• Have Fun: Where is your discretionary spending? Many people when they are first budgeting forget to give themselves some room to have fun. While it is important to be frugal and align your spending with your values, it is important to have some space in your budget for the fun stuff such as dining out and entertainment.
  • Be Flexible: It can be difficult to precisely predict your spending, especially if this is your first budget, so be flexible. If you have to switch some things around to better fit you, that’s fine!

Happy Budgeting!

Join the Conversation: What are your budgeting tips?

Summer Budget Challenge: Create Your Budget

Throughout this summer we have been working together to track our spending, align our spending with our values and now create a budget. If you missed the first segment or the second segment of the Summer Budget Challenge definitely check those out. This week, I will show you how to create your budget for the next year.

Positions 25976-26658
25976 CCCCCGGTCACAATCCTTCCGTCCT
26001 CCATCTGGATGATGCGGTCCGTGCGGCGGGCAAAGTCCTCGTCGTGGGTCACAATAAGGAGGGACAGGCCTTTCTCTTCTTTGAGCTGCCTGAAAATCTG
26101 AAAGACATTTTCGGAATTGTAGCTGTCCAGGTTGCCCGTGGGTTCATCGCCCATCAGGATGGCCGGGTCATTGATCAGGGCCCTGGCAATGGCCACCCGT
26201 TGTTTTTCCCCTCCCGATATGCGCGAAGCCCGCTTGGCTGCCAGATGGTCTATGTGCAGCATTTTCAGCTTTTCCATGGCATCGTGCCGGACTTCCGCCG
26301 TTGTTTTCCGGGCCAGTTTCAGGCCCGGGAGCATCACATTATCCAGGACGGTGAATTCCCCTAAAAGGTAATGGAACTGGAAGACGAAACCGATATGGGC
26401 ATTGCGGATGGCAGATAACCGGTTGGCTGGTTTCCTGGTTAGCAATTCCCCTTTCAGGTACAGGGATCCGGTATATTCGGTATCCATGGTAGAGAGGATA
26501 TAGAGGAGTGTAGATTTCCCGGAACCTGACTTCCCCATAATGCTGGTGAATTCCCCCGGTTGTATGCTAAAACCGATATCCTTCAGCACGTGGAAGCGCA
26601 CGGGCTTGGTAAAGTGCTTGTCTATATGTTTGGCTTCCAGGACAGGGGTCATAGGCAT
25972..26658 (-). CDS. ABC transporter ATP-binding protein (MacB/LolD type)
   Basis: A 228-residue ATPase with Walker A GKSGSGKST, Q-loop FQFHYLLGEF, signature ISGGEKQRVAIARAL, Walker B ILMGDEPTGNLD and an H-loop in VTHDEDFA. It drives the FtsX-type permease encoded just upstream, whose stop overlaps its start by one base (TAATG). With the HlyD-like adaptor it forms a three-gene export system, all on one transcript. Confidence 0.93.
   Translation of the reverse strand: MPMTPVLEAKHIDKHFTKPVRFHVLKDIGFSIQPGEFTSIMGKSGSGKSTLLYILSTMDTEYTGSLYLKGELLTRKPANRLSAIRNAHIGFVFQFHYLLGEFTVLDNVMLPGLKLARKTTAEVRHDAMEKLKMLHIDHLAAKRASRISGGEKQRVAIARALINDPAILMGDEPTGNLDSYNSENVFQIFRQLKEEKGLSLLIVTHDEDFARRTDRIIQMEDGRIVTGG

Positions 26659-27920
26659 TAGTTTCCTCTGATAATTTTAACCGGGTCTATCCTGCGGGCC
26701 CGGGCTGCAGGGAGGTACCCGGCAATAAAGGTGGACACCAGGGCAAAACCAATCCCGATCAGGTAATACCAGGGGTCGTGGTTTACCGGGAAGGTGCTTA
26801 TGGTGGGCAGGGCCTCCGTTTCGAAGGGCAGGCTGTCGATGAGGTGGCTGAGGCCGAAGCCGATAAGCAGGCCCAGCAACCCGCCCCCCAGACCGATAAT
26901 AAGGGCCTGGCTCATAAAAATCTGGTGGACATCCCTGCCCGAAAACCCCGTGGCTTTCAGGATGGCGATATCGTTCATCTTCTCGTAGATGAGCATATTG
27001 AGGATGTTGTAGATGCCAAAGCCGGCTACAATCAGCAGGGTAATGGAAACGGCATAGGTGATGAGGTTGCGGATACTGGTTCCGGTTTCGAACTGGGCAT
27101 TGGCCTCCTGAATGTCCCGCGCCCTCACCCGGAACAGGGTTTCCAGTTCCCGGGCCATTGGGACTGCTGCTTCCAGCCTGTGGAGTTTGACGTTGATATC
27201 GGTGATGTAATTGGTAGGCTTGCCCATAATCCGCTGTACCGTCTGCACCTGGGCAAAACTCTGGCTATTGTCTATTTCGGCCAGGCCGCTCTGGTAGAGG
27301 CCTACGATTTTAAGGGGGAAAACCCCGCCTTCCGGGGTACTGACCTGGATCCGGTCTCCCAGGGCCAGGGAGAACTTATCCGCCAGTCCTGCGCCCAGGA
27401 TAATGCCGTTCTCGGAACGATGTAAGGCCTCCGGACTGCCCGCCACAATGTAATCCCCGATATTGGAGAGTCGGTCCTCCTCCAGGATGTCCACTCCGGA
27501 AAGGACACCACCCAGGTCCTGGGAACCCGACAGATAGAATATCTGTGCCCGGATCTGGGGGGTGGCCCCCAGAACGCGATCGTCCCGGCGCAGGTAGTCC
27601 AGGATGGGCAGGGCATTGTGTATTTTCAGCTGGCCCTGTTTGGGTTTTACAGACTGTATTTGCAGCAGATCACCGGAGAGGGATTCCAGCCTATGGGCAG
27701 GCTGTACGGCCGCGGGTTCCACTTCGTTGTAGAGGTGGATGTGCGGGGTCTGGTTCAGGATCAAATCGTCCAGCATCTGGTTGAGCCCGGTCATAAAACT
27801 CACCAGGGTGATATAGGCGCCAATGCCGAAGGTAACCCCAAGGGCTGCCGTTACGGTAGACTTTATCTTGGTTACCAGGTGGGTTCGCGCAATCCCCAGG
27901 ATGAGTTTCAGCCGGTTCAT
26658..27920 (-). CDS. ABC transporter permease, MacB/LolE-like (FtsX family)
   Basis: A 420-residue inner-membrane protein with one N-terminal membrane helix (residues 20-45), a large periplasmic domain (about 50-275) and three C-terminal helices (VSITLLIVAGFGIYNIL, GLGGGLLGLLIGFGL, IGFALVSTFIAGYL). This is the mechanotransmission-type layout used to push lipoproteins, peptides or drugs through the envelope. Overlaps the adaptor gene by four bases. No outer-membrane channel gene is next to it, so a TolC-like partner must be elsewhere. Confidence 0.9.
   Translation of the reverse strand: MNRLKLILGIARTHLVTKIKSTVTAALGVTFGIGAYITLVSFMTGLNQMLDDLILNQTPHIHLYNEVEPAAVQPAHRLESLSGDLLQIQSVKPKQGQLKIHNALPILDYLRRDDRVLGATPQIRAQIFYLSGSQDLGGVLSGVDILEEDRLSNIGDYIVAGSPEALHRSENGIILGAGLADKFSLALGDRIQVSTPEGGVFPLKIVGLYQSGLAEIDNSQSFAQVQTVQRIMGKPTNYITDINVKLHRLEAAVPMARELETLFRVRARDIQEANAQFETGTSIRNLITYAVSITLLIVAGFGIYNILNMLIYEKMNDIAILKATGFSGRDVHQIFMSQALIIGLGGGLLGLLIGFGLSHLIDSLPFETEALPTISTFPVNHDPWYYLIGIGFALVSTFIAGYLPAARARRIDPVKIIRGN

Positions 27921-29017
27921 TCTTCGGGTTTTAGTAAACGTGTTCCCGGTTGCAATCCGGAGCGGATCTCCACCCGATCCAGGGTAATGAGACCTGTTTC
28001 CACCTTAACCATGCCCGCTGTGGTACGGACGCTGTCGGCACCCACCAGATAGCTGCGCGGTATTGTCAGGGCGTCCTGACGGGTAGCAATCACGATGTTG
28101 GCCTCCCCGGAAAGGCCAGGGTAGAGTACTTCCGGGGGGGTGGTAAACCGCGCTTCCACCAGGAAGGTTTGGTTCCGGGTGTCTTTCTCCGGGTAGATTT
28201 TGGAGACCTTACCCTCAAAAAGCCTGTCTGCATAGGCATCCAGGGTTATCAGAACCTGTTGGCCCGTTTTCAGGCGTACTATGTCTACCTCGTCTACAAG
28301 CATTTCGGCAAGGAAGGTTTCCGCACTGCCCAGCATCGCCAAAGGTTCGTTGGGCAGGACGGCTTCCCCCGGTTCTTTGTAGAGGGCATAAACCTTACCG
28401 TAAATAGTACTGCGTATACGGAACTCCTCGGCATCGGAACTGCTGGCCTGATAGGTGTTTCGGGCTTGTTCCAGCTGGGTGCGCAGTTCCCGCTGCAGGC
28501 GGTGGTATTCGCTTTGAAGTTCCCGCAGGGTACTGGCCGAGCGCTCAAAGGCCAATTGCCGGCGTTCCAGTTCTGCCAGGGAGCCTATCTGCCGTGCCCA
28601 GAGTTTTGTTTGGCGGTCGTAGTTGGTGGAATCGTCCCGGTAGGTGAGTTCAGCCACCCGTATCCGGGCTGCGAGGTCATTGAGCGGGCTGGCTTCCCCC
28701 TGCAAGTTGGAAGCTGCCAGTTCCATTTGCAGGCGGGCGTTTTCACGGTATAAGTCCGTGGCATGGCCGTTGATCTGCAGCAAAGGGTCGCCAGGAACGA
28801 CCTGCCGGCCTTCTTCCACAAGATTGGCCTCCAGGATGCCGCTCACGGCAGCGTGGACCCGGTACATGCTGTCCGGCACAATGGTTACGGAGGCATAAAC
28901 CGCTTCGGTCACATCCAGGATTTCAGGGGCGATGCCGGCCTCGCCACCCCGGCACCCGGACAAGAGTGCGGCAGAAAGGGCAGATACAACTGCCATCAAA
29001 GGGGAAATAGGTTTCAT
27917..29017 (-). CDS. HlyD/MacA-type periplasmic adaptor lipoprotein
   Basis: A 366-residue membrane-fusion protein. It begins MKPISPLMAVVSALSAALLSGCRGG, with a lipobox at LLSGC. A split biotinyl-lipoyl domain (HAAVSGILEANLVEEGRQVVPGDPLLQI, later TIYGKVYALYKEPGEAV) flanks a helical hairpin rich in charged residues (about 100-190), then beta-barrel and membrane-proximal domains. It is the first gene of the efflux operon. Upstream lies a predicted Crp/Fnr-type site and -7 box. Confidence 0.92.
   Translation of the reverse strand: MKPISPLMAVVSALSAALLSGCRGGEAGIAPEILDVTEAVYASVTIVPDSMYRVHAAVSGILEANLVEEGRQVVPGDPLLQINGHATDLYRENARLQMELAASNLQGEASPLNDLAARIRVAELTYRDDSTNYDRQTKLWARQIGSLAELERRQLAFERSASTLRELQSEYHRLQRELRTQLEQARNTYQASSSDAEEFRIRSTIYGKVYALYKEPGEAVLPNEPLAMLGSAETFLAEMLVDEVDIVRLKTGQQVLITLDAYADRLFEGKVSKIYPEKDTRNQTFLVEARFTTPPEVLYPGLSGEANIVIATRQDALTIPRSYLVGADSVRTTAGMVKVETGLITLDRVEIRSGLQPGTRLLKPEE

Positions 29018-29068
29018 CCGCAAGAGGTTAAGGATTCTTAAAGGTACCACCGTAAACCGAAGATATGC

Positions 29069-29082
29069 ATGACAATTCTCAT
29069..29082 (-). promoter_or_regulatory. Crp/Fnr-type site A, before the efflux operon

1. Choose your system: You can choose to create and track your budget using a variety of different tools. You might want to use the one that you used to track your spending, or switch to another one.

  • Worksheet: Some people still enjoy putting pen to paper, if that is you check out this worksheet.
  • Spreadsheet: Excel offers a variety of different worksheets. This site features a few good templates that you can use with Excel or Google Docs.
  • Envelope System: Create your budget then take out cash for all of your expenses and put cash in specific envelopes. You can only spend what is in the envelope. For more information check out this link.
  • Budgeting Software: There are a variety of different programs out there; one of the most popular is Quicken.
  • Online Site: Again, there are a variety of sites. I use Mint.com because it syncs with my bank account, categorizes my transactions and tracks my budgets all in one place.